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Pope Francis eases burden of divorced Catholics

April 27th, 2016

 

After a long Synod on the Family held in October 2015, Pope Francis revealed his anticipated document on the family, “Amoris Laetita,” on Friday, April 8. The 256 page document did not make any changes in the law of the Catholic Church but Pope Francis, suggested the Church to open its arms and lessen its judgment, according to The New York Times.

 

The title, “Amoris Laetitia,” is Latin for “The Joy of Love.” In contrast to last year’s environment encyclical, Laudato Si, Amoris Laetitia, known formally as an apostolistic exhortation, wasn’t as forceful. It does, however, echo the same impact of the Pope’s office. The biggest takeaway from the document is the call to lessen the judgment of divorced Catholics.

 

Another shift in message from the Church is Pope Francis’ call for priests to accept all people from all types of living situation into their congregation, according to The New York Times. This means, for example, single parents, unmarried couples living together, LGBTQ couples, and many more. Francis said, “A pastor cannot feel that it is enough to simply apply moral laws to those living in ‘irregular’ situations, as if they were stones to throw at people’s lives.”

 

With the document mirroring Pope Francis’ familiar ambiguity, the document sent many messages that could be interpreted and debated amongst the more liberal followers versus the more conservative followers. Normally viewed as the reformer, accelerating slowly, Francis also omitted any specific health exceptions in regard to the Church’s ban on contraception, according to The Washington Post.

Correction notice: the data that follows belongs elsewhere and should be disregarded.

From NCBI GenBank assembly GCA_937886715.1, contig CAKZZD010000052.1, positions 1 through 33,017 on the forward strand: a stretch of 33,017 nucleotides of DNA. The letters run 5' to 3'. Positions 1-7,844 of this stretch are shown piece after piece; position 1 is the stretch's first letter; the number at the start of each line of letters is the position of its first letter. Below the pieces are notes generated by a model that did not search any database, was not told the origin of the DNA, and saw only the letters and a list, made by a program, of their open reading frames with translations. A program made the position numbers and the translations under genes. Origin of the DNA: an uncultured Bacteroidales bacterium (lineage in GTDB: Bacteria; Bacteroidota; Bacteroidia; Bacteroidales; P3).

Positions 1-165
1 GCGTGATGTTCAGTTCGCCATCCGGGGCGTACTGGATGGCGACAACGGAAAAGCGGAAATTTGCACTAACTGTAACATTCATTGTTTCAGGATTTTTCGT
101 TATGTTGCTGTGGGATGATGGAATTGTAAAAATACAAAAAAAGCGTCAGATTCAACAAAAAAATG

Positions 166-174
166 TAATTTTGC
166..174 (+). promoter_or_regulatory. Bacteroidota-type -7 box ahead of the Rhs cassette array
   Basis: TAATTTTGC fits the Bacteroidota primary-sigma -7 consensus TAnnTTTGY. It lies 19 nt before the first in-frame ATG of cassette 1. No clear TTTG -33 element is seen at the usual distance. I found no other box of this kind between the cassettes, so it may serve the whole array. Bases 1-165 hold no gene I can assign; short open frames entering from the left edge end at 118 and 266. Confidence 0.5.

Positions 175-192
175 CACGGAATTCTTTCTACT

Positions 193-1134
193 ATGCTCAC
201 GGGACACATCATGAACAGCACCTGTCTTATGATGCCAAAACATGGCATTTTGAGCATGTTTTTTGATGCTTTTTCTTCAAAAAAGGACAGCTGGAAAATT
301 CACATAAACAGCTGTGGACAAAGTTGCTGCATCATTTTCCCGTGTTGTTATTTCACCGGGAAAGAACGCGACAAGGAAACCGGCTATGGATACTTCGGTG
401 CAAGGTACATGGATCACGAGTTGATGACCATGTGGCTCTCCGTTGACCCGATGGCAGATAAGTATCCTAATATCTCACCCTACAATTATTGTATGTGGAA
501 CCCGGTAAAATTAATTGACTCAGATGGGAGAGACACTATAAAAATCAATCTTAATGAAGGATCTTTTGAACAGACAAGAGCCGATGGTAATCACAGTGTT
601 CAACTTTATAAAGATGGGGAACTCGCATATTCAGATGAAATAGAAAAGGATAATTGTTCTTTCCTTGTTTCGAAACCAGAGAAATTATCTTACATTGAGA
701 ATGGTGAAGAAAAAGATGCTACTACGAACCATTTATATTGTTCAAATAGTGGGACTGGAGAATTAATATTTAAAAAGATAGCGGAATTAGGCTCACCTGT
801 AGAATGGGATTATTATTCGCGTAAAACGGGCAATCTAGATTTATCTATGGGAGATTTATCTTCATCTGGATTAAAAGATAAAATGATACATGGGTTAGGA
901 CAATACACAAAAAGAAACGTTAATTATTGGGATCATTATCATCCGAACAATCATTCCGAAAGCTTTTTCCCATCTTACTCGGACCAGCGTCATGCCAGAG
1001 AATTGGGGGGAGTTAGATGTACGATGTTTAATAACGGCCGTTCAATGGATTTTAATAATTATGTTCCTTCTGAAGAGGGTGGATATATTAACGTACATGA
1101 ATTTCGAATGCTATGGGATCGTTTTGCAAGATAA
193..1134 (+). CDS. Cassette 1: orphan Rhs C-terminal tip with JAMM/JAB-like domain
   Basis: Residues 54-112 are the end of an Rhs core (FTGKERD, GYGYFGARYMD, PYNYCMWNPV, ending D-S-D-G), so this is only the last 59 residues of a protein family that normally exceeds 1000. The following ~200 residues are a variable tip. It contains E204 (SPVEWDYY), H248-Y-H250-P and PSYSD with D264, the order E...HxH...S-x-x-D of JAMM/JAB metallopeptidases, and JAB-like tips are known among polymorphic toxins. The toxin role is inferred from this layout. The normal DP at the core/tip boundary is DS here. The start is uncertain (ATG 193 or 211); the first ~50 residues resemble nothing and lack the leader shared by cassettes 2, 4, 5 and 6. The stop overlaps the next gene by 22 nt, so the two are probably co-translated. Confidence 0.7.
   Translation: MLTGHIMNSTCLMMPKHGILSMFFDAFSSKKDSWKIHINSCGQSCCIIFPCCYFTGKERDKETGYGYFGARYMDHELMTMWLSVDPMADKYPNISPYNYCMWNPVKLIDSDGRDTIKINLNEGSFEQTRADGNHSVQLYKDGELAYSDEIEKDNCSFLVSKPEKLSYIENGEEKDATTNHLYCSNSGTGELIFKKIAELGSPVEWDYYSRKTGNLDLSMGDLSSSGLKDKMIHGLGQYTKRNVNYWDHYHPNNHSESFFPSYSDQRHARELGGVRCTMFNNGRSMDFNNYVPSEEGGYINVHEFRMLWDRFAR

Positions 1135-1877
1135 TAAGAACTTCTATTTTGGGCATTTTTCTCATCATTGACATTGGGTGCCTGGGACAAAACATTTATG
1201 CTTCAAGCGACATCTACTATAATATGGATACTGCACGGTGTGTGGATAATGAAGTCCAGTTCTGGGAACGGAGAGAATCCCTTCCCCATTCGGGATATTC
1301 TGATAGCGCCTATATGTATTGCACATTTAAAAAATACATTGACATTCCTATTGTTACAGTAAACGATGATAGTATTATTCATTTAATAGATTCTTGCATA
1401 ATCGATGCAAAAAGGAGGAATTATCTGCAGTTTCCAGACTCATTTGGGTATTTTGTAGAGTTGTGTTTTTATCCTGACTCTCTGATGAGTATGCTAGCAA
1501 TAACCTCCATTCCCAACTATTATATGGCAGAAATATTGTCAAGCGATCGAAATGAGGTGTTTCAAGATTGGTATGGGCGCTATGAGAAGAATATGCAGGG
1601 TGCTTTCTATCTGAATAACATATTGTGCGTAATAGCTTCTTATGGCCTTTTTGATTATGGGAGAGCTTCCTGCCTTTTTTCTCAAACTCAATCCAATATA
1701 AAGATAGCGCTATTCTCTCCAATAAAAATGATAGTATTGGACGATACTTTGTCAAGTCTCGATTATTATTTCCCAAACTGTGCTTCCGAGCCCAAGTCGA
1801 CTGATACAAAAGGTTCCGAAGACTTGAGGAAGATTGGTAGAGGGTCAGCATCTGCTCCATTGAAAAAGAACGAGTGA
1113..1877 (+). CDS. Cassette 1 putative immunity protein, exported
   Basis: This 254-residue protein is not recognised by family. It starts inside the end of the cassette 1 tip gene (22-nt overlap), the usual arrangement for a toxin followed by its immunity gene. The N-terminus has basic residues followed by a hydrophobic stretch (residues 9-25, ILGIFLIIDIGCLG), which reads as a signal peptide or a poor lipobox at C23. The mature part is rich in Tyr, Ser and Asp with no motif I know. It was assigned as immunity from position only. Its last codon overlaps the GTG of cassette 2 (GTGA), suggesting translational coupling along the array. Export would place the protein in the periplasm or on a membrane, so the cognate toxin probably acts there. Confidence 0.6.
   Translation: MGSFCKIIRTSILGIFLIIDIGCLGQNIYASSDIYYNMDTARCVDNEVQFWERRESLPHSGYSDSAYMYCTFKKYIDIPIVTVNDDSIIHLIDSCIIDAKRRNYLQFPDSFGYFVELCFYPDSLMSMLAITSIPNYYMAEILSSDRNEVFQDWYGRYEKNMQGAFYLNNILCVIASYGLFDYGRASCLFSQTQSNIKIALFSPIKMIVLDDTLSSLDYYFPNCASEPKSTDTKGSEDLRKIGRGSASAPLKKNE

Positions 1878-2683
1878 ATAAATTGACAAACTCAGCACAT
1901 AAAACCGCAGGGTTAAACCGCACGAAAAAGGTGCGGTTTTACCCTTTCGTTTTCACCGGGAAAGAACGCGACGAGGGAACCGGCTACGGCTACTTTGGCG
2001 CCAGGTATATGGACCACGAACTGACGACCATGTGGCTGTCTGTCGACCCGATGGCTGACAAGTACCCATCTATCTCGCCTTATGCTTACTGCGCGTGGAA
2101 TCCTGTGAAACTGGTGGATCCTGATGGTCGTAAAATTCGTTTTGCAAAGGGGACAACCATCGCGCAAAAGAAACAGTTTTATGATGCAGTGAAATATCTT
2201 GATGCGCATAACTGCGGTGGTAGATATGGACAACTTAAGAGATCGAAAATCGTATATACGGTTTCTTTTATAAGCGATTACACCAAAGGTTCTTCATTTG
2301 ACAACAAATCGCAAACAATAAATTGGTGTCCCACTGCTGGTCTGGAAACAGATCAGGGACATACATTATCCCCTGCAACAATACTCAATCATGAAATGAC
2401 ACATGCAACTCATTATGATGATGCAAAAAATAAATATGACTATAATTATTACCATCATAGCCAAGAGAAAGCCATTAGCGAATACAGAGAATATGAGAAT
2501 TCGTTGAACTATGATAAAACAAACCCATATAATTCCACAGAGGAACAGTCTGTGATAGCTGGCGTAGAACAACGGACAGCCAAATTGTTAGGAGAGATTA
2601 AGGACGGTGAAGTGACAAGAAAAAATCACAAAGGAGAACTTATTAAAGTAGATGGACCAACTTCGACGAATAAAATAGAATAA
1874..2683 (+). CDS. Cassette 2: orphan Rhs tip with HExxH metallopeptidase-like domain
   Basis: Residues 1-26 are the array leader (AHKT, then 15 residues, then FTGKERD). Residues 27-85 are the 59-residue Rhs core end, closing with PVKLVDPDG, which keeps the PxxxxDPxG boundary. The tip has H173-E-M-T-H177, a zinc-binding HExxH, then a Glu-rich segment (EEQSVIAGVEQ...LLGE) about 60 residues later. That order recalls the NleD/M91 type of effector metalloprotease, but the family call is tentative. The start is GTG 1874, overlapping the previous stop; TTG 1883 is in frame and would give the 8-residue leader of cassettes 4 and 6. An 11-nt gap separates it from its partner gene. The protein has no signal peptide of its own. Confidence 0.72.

With the way the document was conceived, many meanings can be left up to interpretation, possibly causing conservatives to acknowledge divorced or remarried members at communion. Literally speaking, no blanket laws were presented in the document. Concurrently, it is undeniable that the overall message to the Catholic Church is that “it all depends, whatever action is to be taken is subjective to the circumstance.” Although Pope Francis suggests that priests need to handle these things on a case-by-case basis, many conservatives don’t have to interpret it this way.

 

The clearest of all notions from the Pope provided much more clarity than that of other issues. While advocating for the acknowledgement of “the great variety of family situation,” Francis also distinguished same-sex marriage by saying, “there are absolutely no grounds for considering homosexual unions to be in any way similar or even remotely analogous to God’s plan for marriage and family,” according to The New York Times.

 

The reaction from Catholics varied from opposition to praise. Agatha Capalad stated, “If the church will really be strict and tell us every time, ‘Don’t do this, don’t do that’ and ‘This is wrong and that is right,’ it’ll be confusing and may drive away many Catholics from the church. With these teachings, Pope Francis again makes us feel his loving presence and his mercy and compassion.” While Hanna Salska said, “The Church should be more strict, because, for example, the pope shouldn’t say something like this because then other Catholics will think that they can actually not be afraid of God and our church and I think this is the point of our whole religion,” according to ABC News.

 

Editor’s Note: Information from ABC News, “Amoris Laetitia”, The New York Times and The Washington Post was used in this report.